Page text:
Down but not out

Barney Zwartz reflects on the life of his late son Sam - and the joy he brought to all who met him - for World Down Syndrome Day.

Our son Sam, who died of leukaemia at 17, had Down Syndrome. Some people might write there that he “suffered” this chromosomal disorder, but that simply wouldn’t be true.

It was a gift to him, as he was a gift to us and so many others he encountered: I have never known such an unadulterated free spirit.

Today is World Down Syndrome Day, an ideal time to remember Sam and the joy he brought, though of course his mum and I do that every day.

Why was Sam so precious? Around Sam, no one had to try hard or seek to impress. He brought out the best in people by allowing them to relax into their better selves. He absolutely accepted them as they were.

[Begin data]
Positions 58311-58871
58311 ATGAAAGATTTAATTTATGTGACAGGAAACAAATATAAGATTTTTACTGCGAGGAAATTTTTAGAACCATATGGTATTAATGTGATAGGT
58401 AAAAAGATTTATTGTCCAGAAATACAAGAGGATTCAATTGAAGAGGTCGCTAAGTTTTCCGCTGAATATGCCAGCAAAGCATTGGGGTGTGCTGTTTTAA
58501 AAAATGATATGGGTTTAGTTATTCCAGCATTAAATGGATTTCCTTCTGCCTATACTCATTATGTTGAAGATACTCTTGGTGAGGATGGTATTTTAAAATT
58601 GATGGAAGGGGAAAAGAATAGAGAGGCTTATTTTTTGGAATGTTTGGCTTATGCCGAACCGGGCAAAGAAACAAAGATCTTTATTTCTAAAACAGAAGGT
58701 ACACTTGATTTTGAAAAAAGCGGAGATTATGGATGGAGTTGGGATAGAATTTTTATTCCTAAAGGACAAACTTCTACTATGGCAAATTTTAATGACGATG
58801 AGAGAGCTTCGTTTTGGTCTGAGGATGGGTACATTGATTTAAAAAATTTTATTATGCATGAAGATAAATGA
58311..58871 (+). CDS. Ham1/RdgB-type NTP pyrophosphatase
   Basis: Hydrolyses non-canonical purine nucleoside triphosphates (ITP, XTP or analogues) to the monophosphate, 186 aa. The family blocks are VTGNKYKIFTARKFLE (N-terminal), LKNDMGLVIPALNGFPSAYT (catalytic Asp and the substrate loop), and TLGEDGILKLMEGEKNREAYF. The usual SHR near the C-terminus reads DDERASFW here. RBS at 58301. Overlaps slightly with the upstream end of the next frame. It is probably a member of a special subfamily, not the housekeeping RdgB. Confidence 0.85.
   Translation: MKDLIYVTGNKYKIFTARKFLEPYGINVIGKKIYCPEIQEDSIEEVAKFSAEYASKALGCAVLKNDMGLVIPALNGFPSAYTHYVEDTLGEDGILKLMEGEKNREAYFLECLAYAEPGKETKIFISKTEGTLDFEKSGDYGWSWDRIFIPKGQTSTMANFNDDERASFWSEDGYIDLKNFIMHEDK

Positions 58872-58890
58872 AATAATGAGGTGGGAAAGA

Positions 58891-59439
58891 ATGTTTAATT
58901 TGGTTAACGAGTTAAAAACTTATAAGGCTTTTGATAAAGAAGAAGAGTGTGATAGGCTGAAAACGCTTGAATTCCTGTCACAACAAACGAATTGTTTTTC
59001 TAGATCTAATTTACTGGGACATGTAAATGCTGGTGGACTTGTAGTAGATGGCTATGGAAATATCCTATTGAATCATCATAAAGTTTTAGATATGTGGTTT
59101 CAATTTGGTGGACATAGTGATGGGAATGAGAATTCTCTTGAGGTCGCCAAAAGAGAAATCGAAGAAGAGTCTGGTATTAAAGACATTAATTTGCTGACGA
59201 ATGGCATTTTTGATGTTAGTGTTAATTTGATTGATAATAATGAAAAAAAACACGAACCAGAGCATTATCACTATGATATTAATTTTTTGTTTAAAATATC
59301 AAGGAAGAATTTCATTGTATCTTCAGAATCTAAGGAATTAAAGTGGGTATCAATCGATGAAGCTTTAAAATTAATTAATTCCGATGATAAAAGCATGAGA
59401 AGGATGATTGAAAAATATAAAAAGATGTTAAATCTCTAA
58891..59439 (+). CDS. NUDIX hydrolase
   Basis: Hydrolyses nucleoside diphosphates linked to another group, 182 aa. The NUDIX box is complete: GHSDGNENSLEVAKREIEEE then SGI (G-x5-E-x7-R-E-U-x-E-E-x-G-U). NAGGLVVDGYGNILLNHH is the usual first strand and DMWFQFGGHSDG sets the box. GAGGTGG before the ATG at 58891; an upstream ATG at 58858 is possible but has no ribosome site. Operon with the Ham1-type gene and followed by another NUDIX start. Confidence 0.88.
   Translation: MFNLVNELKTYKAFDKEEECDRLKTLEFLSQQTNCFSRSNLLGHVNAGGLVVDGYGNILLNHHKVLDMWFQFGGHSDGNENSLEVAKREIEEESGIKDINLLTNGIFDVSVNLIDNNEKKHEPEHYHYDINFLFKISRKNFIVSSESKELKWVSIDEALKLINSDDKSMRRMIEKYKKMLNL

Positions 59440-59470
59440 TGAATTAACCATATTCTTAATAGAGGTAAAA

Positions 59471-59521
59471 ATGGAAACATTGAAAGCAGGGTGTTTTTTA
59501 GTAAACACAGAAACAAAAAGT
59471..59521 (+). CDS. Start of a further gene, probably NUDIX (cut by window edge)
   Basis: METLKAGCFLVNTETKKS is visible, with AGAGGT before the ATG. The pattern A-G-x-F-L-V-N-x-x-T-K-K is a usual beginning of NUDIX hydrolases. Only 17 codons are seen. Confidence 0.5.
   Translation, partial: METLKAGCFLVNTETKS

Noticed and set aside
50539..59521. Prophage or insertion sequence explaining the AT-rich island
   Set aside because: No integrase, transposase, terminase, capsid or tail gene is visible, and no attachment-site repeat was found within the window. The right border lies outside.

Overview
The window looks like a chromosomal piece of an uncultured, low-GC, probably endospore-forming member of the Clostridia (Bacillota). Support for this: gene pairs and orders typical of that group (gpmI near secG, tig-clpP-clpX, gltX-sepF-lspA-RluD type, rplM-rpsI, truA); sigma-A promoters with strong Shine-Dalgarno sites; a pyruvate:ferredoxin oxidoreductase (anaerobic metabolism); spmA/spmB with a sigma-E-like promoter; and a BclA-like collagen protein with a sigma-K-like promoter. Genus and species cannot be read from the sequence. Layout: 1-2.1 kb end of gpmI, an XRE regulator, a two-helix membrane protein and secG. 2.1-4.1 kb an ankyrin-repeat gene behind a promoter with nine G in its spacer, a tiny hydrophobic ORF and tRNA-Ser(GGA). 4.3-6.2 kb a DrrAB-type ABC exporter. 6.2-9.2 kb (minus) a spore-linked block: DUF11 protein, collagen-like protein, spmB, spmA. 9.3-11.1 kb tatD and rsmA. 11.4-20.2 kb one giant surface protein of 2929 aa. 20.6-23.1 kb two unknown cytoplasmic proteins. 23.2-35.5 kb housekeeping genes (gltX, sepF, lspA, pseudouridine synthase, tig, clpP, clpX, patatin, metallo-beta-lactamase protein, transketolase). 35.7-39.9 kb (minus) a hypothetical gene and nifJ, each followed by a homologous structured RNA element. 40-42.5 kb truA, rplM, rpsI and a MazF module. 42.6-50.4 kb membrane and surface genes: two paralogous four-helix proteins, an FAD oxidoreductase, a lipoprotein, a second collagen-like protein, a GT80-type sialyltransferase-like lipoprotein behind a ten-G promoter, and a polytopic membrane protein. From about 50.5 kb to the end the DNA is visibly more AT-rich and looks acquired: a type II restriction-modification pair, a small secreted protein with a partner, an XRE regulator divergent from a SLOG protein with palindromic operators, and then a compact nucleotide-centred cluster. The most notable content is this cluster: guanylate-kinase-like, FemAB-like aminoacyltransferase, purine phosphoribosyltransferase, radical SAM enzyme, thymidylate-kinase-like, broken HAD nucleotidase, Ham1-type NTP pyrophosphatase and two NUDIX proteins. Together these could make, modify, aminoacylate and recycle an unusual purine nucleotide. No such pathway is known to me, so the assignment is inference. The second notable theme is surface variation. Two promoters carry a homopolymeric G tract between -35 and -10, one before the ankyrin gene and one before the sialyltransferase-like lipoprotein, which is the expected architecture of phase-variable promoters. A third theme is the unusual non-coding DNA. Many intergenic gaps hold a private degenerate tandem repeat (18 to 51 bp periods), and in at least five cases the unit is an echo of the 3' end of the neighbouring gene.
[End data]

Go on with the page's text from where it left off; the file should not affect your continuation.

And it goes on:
Perhaps even more important, he lived entirely in the present moment. After the most important question of the day had been asked at breakfast – “what’s for dinner?” – he spent little time anticipating, a massive boon when the day might involve hospital trips, needles, chemotherapy, lumbar punctures, X-rays, endless waiting. And he never resented the medical staff for their painful but vital invasions. He had several relapses, and lived 15 years after his first diagnosis.

Our family reflected on this trait and vowed to emulate him, which we have not necessarily achieved. Sam exemplified the wisdom of Jesus: “Do not worry about tomorrow, for tomorrow will worry about itself. Each day has enough trouble of its own.”

It makes me unutterably sad that people with Down Syndrome are disappearing, at least in the West, lost to early diagnosis and termination as though they were deficient and subhuman. We are all diminished by such a loss.